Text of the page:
[email this story] Posted by Jeanne Randolph on 03/30
Mnemonic City-Fragment 1
imageFirst, Adrian got on the subway, opting to go deadhead for a faster load-time. He stepped into the sparkling cryochamber at the Downsview station, conjured a HUD against his field of vision, and granted permission to be frozen. The next thing he knew, he was thawing out on the Union station platform, pressed belly-to-butt with a couple thousand other commuters who'd opted for the same treatment. In India, where this kind of convenience-freezing was even more prevalent, Mohan had observed that the reason their generation was small for their age was that they spent so much of it in cold-sleep, conserving space in transit. Adrian might've been 18, but he figured that he'd spent at least one cumulative year frozen.

Adrian shuffled through the crowd and up the stairs to the steady-temp surface, peeling off the routing sticker that the cryo had stuck to his shoulder. His tummy was still rumbling, so he popped the sticker in his mouth and chewed until it had dissolved, savoring the steaky flavor and the burst of calories. The guy who'd figured out edible routing tags had Whuffie to spare: Adrian's mom knew someone who knew someone who knew him, and she said that he had an entire subaquatic palace to rattle around in.

A clamor of swallowing noises filled his ears, as the crowd subvocalized, carrying on conversations with distant friends. Adrian basked in the warm, simulated sunlight emanating from the dome overhead. He was going outside of the dome in a matter of minutes, and he had a sneaking suspicion that he was going to be plenty cold soon enough. He patted his little rucksack and made sure he had his cowl with him.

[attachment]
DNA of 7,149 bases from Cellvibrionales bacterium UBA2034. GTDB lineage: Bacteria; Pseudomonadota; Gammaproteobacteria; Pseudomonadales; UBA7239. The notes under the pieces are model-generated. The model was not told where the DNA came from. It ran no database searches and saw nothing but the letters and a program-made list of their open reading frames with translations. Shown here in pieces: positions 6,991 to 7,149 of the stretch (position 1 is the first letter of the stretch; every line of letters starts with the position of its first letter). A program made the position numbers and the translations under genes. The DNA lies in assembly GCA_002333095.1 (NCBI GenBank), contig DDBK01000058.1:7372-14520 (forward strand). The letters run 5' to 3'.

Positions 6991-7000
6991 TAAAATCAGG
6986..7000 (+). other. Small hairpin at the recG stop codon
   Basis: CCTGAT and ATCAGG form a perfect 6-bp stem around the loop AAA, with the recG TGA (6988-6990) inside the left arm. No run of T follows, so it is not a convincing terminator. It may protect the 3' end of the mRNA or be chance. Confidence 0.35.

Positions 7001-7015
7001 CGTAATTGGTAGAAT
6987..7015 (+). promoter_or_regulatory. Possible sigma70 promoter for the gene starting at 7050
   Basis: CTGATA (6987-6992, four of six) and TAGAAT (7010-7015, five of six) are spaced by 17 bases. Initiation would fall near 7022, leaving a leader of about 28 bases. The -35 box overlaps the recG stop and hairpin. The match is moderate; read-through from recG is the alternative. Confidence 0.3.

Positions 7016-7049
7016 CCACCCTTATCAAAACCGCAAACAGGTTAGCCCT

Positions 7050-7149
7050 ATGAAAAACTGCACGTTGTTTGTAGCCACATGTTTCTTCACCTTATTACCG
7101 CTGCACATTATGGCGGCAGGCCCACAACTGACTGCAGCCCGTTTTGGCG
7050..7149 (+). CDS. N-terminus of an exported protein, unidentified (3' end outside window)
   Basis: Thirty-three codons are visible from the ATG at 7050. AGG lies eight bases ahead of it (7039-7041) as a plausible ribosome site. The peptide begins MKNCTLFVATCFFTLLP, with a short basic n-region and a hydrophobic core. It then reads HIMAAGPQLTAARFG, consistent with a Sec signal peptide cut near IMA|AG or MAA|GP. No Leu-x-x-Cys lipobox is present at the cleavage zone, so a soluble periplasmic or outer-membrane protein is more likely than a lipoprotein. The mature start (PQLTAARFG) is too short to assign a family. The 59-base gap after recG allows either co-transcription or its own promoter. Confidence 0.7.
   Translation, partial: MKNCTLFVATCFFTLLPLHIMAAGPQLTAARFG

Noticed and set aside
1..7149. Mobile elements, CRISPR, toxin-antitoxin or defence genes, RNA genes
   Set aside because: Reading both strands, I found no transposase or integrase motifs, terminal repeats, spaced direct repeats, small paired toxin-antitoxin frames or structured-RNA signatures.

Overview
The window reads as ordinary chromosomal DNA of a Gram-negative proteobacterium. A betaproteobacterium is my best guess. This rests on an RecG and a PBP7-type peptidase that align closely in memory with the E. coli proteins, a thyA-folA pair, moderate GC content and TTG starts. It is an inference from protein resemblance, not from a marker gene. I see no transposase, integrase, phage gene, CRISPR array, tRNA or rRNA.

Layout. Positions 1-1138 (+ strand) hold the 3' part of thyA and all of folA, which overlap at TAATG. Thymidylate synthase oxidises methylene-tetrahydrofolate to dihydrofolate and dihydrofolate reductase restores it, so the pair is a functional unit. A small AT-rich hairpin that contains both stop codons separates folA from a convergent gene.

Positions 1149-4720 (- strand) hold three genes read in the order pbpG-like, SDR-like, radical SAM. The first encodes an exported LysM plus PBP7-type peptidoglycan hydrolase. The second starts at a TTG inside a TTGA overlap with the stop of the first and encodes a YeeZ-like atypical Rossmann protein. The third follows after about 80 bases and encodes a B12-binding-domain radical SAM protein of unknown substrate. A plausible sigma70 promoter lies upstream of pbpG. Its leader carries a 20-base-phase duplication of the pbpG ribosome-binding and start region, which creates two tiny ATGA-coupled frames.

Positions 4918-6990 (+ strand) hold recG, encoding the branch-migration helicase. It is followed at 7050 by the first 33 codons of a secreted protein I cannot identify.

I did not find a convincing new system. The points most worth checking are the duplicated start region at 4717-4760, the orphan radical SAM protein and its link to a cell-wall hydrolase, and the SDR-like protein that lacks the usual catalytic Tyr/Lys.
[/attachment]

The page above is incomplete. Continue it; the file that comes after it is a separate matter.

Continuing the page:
He inched his way through the crowd down Bay Street to the ferrydocks, absently paging through his public directory, looking at the stuff he'd accumulated in the night. It would all have to go, of course, but he wanted a chance to run some of it before then. Most of it was crap, of course. The average backup of the average citizen of the Bitchun Society was hardly interesting enough to warrant flash-baking, but there were gems, oh yes.
His private spot hung tantalizingly before him, just outside of the dome. The press of bodies parted and he lengthened his step to the docks, boarded the ferry with a nod to the operator in his booth, and hustled into one of the few seats on the prow, pulling on his cowl as the ferry pushed away and headed off toward the airlock at Toronto Island.

It was even colder than the last time. The telltale on his cowl showed -48 degrees C with the wind-chill. His nose and toes went instantly numb, and he tucked them under the cowl's warmth.

His private place was just a short slosh from the westernmost beach at Hanlon's Point on Toronto Island, a forgotten smartbuoy, bristling with self-repairing electronics, like a fractal porcupine. It had been a couple weeks since his last foray (...read more...)
[email this story] Posted by Cory Doctorow on 03/30